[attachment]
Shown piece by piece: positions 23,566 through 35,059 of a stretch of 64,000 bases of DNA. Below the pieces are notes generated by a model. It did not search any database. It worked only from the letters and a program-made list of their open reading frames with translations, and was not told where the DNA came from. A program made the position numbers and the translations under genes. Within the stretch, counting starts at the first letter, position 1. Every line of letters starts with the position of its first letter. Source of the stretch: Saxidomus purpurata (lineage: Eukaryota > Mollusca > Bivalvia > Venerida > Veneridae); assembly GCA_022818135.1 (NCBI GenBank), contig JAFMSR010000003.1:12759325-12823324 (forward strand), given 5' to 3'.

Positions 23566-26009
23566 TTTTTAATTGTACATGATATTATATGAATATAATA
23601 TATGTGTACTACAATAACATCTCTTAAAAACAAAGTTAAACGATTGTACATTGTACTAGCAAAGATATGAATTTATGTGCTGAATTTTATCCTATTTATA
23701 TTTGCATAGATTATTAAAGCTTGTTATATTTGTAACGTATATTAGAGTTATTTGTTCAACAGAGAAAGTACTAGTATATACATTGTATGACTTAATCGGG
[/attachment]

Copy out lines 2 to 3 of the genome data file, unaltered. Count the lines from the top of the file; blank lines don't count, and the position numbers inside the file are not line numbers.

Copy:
Positions 23566-26009
23566 TTTTTAATTGTACATGATATTATATGAATATAATA